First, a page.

The Internet and The Teacher: A Conundrum

I am a bit obsessed with Booktube. Booktube, for those of you who have not fallen into the black hole and love reading, is a subcategory of Youtube wherein the primary content of the Youtubers videos is, you guessed it, books.

If you are interested in how videos are made entirely about books, here is an interesting one to get you started. Plus, Ariel is top notch as far as Booktube goes.

As I’ve been watching these videos lately, a few have made me think “hm. Maybe this a thing that I could do.” This is completely ludicrous due to the fact that nothing sounds more painful to me than making a video of myself talking, but that fact aside, my immediate second thought is, “but I’m a teacher.”

Which… sounds ridiculous. I know it sounds ridiculous. But is it really?

We are told from day 1 of entering the teacher education program, and now at least weekly in standard life, that you need to be careful what you put online. Many teacher education programs go so far as to tell you to not have online profiles at all.

You can find a slew of posts about what teachers should or should not do online. Like this one that gives dos and don’ts of social media use for educators, or this one that outlines all of the potential horrors that could befall you.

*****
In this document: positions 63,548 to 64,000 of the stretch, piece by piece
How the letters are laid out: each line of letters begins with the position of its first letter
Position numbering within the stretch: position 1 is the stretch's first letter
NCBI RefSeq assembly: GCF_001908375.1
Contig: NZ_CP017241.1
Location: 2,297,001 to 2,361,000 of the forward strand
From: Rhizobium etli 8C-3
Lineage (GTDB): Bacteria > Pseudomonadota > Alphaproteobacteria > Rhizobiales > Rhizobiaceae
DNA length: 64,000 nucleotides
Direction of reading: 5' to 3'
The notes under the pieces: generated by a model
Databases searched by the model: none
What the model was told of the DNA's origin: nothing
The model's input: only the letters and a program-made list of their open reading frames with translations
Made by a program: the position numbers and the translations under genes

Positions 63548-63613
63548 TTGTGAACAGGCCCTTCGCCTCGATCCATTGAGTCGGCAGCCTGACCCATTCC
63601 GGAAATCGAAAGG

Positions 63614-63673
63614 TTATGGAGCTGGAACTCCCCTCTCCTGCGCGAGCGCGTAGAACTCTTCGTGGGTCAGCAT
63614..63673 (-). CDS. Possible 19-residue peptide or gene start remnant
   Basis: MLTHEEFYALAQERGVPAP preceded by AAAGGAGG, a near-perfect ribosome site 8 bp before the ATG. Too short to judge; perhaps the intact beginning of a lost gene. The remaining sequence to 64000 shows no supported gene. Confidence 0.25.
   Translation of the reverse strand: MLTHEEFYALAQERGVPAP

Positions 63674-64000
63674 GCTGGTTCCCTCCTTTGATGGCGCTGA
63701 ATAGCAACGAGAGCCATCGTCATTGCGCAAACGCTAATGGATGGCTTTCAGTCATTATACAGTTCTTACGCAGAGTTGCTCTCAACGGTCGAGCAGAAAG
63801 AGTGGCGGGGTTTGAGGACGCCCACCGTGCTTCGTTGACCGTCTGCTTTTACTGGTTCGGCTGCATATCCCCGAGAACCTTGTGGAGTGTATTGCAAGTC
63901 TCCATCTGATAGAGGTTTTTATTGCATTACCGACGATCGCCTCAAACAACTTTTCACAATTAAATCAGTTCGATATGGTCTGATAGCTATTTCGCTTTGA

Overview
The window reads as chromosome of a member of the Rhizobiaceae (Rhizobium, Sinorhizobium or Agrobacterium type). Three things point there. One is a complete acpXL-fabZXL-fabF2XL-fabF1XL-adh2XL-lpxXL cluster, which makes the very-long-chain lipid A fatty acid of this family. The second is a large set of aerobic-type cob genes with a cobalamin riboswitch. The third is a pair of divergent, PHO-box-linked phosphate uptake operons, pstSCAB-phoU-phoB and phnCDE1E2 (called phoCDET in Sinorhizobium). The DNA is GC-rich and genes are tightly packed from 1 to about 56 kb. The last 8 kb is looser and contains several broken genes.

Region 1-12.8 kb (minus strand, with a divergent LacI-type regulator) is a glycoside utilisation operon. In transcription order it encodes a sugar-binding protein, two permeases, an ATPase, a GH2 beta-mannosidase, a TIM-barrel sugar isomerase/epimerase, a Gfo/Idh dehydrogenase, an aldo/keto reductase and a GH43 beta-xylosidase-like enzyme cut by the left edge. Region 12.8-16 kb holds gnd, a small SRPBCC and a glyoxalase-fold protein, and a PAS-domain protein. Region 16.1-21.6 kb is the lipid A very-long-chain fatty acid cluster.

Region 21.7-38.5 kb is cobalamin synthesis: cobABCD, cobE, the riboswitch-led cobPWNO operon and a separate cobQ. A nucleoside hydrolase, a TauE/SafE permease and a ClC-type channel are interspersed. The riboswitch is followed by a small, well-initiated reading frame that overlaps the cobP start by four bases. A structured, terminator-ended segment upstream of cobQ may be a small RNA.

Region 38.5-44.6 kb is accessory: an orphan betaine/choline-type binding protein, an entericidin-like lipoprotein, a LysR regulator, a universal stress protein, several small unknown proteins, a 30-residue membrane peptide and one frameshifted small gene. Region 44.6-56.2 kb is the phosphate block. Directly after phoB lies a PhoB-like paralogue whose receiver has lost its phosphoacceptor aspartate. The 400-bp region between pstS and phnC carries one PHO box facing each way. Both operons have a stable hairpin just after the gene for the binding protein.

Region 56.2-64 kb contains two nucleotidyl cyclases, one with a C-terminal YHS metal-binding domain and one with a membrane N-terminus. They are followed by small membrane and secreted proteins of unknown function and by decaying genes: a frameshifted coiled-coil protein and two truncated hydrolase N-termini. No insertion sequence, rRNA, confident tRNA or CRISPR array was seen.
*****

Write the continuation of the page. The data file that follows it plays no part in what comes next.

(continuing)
But nothing is so easy as “don’t have a profile” in the 21st century. Could you take that route? Sure. But the drawbacks of choosing this are too many to name and unrealistic if you want to interact with the modern world.

A Booktuber that I used to watch avidly went through a bit of a debacle last year after her students (she’s a librarian) found her account. Now everything is on private: her Goodreads account, her Youtube Channel, her twitter. Everything. Admittedly, she was living her life realistically on these channels. She used curse words, and talked about books she read that had adult content in them.

I can understand why students stumbling upon this content would be of some concern, but where do we draw the line?

Is our obligation to keep our profiles private? Is it to decide what social media platforms  to make available to students and which are on as heavy of lockdown as the website provides? The somewhat unspoken agreement of the profession is that once you’re a teacher, you’re a teacher 24/7, so does this mean that I should refrain from using curse words in anything I post ever, even on private accounts, in the off chance that a student were to come across it? I don’t know the answer. I don’t know that anyone has an answer that is clearly and definitively The Way To Do Things.

I do not actually want to make a Youtube channel. But what if I did?


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